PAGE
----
American Terroir: Savoring the Flavors of Our Woods, Waters, and Fields

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Bloomsbury Publishing USA, Sep 10, 2010 - Cooking - 288 pages
11 Reviews
Why does honey from the tupelo-lined banks of the Apalachicola River have a kick of cinnamon unlike any other? Why is salmon from Alaska's Yukon River the richest in the world? Why does one underground cave in Greensboro, Vermont, produce many of the country's most intense cheeses?

The answer is terroir (tare-WAHR), the "taste of place." Originally used by the French to describe the way local conditions such as soil and climate affect the flavor of a wine, terroir has been little understood (and often mispronounced) by Americans, until now. For those who have embraced the local food movement, American Terroir will share the best of America's bounty and explain why place matters. It will be the first guide to the "flavor landscapes" of some of our most iconic foods, including apples, honey, maple syrup, coffee, oysters, salmon, wild mushrooms, wine, cheese, and chocolate. With equally iconic recipes by the author and important local chefs, and a complete resource section for finding place-specific foods, American Terroir is the perfect companion for any self-respecting locavore.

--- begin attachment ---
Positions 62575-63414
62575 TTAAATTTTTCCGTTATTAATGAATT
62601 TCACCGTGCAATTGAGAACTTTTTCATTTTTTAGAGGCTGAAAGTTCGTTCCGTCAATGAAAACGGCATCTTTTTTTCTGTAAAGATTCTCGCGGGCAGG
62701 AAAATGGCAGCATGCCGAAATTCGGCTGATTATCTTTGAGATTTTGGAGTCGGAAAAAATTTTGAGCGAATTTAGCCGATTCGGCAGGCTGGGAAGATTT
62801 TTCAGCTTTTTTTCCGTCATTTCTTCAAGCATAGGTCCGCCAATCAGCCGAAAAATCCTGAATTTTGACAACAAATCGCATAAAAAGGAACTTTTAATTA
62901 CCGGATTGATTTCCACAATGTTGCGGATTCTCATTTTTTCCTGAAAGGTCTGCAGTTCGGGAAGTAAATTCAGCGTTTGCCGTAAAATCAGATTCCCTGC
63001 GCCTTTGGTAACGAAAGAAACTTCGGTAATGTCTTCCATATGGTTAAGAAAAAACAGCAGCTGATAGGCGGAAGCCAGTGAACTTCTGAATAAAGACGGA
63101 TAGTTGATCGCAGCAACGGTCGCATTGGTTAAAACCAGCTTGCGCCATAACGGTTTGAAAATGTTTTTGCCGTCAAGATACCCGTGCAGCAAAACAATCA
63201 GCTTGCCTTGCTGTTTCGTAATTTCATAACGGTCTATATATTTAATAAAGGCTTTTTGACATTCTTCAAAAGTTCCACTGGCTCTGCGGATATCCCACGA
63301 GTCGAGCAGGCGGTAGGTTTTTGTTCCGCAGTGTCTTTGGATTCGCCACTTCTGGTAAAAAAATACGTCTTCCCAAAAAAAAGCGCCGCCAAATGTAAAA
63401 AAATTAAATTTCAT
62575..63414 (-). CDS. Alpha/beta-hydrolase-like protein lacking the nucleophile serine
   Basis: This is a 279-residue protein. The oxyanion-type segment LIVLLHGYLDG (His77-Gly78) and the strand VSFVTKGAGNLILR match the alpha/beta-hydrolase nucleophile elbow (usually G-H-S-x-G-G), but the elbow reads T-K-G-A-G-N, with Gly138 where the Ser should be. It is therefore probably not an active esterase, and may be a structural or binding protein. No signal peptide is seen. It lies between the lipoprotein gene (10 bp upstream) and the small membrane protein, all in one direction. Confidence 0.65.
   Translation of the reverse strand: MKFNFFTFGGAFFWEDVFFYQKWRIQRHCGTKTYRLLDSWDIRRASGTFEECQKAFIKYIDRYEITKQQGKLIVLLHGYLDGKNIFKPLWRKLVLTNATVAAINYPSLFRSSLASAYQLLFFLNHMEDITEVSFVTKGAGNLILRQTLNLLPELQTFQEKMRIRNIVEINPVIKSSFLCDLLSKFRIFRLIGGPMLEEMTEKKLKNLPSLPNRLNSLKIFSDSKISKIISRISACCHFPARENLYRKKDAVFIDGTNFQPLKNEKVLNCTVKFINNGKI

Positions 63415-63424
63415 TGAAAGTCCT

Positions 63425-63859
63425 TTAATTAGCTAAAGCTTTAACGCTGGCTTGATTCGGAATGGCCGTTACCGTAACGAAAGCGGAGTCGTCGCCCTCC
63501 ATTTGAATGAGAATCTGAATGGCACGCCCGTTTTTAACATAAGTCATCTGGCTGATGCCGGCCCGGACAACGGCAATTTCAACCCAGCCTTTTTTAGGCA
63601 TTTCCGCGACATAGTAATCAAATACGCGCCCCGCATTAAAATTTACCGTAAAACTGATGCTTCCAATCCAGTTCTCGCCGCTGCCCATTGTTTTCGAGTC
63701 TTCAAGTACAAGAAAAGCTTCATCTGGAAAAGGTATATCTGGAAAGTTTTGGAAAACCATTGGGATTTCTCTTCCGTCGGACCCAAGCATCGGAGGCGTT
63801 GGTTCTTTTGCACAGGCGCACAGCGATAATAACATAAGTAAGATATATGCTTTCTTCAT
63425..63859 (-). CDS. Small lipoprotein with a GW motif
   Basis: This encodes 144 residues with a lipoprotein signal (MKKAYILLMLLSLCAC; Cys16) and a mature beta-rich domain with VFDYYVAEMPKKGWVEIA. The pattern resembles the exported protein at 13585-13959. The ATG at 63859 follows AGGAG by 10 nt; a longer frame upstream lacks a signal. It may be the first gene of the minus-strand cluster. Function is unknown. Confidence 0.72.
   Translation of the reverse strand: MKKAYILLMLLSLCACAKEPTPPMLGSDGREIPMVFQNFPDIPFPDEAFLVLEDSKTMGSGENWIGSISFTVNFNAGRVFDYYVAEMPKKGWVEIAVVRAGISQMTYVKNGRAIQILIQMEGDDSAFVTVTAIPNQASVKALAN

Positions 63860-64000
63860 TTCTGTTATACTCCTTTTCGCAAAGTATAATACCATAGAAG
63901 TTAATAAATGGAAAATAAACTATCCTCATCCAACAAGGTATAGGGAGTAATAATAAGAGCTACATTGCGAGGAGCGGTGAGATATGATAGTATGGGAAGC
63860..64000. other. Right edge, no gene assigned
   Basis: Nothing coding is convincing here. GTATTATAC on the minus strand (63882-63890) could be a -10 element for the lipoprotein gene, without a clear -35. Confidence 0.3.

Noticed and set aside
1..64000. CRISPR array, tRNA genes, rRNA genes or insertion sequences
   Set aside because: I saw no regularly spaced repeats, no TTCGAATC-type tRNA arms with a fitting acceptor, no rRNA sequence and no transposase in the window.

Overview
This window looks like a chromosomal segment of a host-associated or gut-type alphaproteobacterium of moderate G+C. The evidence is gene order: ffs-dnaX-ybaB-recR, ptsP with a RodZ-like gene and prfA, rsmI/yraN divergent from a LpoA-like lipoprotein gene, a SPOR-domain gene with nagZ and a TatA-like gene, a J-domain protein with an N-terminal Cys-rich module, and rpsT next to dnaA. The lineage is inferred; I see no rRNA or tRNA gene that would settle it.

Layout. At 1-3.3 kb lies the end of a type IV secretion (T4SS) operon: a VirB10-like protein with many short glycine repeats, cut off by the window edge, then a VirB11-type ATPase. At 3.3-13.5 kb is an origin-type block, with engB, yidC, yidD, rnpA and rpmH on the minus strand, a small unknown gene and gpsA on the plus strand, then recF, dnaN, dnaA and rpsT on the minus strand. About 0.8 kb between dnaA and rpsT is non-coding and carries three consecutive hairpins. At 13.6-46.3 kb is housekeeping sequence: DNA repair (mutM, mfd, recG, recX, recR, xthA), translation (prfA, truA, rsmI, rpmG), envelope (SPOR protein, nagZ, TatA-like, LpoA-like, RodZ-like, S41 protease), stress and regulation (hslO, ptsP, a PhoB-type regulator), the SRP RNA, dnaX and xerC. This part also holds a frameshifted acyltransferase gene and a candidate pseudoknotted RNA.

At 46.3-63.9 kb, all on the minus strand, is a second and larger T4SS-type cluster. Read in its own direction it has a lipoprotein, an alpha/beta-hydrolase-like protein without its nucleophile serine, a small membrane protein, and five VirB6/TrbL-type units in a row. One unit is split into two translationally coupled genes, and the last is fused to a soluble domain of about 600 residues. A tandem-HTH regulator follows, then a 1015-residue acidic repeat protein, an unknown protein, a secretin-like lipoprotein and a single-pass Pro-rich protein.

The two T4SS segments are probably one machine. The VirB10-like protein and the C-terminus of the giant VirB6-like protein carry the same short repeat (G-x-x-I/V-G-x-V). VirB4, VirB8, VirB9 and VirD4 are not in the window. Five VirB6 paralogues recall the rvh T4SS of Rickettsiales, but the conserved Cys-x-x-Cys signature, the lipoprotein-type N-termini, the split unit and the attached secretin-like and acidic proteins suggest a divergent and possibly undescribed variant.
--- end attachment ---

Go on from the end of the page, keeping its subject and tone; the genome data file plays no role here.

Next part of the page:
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LibraryThing Review

User Review  - tloeffler - LibraryThing

A fascinating book about the effects that location has on foods grown or harvested in America (North and South). Rowan Jacobsen chooses 12 foods, from oysters to chocolate, and investigates why ... Read full review

LibraryThing Review

User Review  - snash - LibraryThing

This book is a fascinating collection of stories about food production in a manner that allows a particular food to taste of where it was grown. It chooses 12 different foods, from maple syrup to ... Read full review

Contents

Introduction
1
In the Church of the North Woods
17
The Fresh Young Thing
39
Eat
62
Mother Natures Little Black Book
84
Spud Island
108
That Totten Smell
138
Fat of the Land
156
The Taste of Vigor
170
The Farm Girl and the Pole Dancer
190
The Whisperer in Darkness
218
The Blood of the Gods
242
Acknowledgments
271
Copyright

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About the author (2010)

Rowan Jacobsen writes about food, the environment, and the connections between the two. His work has appeared in the Art of Eating, the New York Times, Wild Earth, Wondertime, Culture & Travel, NPR.org, and elsewhere. He is the author of A Geography of Oysters, which was nominated for both an IACP and a James Beard award, Fruitless Fall, and The Living Shore. He lives in rural Vermont with his wife and son.

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